On September 7 the Germans mount a major daylight raid - 500 bombers and 600 fighters - against London. That night another 250 bombers, guided by the fires started during the day, hit the city. The British civilians refer to these attacks as “the Blitz.” The Luftwaffe loses 41 planes while the RAF loses 28. Two days later, the Luftwaffe makes another major raid on London. This time the Spitfire and Hurricane squadrons are combined into larger forces, and they succeed in breaking up most of the German formations.
On September 10, Hitler postpones his decision on Operation Sealion. He does not feel the Luftwaffe has won supremacy in the air. The Germans make another major effort against London on September 15. British fighters swarm over a morning raid from the channel to London and then back to the channel. It is much the same during the afternoon raid, but more bombers reach their targets. The battle between the fighters is a draw, with both sides losing about 25 planes, but the RAF knocks 35 Luftwaffe bombers out of the sky and damages many more. The raids on September 15 mark the last major effort by the Luftwaffe to destroy the RAF. On September 17, Hitler postpones Operation Sealion indefinitely.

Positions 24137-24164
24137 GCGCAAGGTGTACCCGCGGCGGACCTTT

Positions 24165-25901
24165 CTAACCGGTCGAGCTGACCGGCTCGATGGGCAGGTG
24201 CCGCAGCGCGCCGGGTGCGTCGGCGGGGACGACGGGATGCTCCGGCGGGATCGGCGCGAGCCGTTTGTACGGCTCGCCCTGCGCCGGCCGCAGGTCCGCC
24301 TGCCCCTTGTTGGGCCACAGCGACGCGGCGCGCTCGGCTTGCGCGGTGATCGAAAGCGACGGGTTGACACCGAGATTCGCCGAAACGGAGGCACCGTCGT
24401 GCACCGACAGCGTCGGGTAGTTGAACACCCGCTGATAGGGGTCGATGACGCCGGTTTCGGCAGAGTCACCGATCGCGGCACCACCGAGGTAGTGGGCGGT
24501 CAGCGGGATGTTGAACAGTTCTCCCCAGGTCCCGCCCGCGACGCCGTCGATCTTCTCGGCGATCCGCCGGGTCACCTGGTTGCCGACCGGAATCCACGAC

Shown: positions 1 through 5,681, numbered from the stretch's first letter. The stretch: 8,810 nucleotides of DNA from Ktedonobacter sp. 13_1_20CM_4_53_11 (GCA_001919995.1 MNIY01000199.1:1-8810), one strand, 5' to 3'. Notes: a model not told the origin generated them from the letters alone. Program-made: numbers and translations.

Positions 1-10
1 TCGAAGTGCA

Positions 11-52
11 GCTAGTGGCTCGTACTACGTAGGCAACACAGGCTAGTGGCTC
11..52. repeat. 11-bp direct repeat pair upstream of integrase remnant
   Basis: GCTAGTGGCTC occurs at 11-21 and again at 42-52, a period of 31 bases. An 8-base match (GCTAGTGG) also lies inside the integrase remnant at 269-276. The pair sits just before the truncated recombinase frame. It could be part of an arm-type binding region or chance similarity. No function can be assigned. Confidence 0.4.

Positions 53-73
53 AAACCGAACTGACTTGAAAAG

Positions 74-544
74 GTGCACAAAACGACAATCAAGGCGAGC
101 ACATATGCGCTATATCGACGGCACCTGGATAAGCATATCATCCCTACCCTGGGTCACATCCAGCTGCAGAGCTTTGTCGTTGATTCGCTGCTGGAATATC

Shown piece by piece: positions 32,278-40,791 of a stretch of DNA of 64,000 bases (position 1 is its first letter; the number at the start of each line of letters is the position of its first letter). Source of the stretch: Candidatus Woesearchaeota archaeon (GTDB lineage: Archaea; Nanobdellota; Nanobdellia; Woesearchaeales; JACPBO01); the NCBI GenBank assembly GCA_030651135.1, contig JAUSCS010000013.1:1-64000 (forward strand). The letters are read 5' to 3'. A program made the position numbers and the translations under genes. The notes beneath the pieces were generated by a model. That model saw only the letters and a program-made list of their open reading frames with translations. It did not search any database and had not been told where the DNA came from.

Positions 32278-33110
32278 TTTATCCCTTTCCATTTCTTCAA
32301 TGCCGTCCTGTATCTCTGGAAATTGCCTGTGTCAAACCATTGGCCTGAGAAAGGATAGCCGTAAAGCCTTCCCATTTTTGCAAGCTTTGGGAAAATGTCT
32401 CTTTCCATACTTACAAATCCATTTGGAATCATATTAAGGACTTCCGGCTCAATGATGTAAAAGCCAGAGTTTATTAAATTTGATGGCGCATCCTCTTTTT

During the last weeks of September and into October, the Germans continue their nightly bombing of British cities. While there is much damage, inconvenience, and loss of life, the effect is much less than the English government and military anticipated. During this period, the RAF tips the scales of victory back toward England. The Luftwaffe’s fighter strength wanes; they discontinue daylight raids, and the ratio of planes lost now favors the British by a two-to-one margin.